Northrop B-21 Raider numbered 001 unveiling is Friday

The first of this generation of bombers will bed down at Ellsworth Air Force Base
B-21 Raider to be unveiled Friday, Dec. 2.
B-21 Raider to be unveiled Friday, Dec. 2.(Credit: Northrop Grumman)
Published: Nov. 29, 2022 at 12:06 PM MST
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RAPID CITY, S.D. (KOTA) - Finally, the public will get a glimpse of what Northrop Grumman consider the sixth-generation American bomber, the B-21 Raider.

The first B-21, numbered 001, will be unveiled at the company’s site in Palmdale, Calif., Friday afternoon. However, the first flight of the new bomber isn’t expected until sometime next year.

Six of the bomber test aircraft are in various stages of final assembly in Palmdale, according to Northrop Grumman.

Northrop Grumman claims the B-21 Raider can penetrate enemy air defenses, reaching targets anywhere in the world — “something approximately 90 percent of the nation’s current bomber fleet is incapable of doing.”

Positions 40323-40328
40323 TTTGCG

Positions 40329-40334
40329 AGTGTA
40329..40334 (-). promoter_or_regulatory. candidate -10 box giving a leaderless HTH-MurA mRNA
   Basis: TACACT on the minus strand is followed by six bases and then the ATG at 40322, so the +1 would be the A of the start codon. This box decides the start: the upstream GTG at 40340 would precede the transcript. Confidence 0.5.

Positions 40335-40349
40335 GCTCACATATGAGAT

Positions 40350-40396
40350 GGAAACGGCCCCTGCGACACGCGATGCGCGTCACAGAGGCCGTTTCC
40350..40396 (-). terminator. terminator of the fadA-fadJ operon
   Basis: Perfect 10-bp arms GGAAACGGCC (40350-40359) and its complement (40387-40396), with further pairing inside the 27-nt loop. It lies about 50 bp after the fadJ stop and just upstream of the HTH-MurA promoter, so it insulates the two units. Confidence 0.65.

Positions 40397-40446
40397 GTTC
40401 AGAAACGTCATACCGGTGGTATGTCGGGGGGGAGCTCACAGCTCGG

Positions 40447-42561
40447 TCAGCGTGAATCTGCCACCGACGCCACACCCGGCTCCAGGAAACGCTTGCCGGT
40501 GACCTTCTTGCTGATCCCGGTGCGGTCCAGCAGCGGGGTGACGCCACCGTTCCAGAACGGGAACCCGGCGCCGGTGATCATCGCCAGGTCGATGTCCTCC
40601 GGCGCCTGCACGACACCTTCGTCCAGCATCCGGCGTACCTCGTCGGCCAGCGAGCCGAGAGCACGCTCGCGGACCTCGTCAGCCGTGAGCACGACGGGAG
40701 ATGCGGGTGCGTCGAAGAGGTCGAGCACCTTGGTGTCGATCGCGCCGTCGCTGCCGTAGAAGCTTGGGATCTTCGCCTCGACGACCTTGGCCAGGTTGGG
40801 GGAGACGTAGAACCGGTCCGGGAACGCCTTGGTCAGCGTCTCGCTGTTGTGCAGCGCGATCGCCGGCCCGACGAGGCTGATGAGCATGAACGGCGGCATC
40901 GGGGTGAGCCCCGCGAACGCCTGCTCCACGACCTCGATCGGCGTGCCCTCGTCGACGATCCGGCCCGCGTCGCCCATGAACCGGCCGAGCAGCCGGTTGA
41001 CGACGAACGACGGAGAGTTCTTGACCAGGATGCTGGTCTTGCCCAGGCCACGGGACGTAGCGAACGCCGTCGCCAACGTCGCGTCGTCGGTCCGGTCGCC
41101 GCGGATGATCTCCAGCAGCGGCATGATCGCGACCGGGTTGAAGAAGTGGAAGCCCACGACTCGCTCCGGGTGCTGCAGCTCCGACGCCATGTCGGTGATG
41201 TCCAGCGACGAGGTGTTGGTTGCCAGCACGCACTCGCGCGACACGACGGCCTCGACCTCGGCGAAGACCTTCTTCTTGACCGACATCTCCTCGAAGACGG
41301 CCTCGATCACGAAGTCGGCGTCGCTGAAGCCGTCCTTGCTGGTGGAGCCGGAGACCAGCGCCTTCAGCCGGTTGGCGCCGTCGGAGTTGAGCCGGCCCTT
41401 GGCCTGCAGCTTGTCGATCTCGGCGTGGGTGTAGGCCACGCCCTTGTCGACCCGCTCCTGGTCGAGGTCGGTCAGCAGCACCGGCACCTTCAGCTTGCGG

Ellsworth Air Force Base will be the first installation to bed down the new bomber. The change in mission could bring about 1,500 more airmen and their families to the area, adding an estimated $20 million to the economy.

About 100 B-21s could be produced at a cost of $550 million each. Over time, the B-21 will replace the B-1s at not only Ellsworth but also Dyess AFB, Texas; and the B-2s at Whiteman AFB, Mo.

The Air Force wants to have some B-21s in service sometime during the mid-2020s; with planned full retirement of B-1 and B-2 bombers for 2040. The B-52 is expected to stay in the Air Force inventory for several more decades.

Why name the bomber “Raider”

The B-21 is officially nicknamed the Raider, a name familiar to World War II generations and military enthusiasts.

Remember the Doolittle Raiders? It was the group that first bombed Japan after the U.S. was propelled into the war.

The raiders launched their B-25 Mitchell medium bombers from the aircraft carrier USS Hornet on April 18, 1942, striking Tokyo. This caused the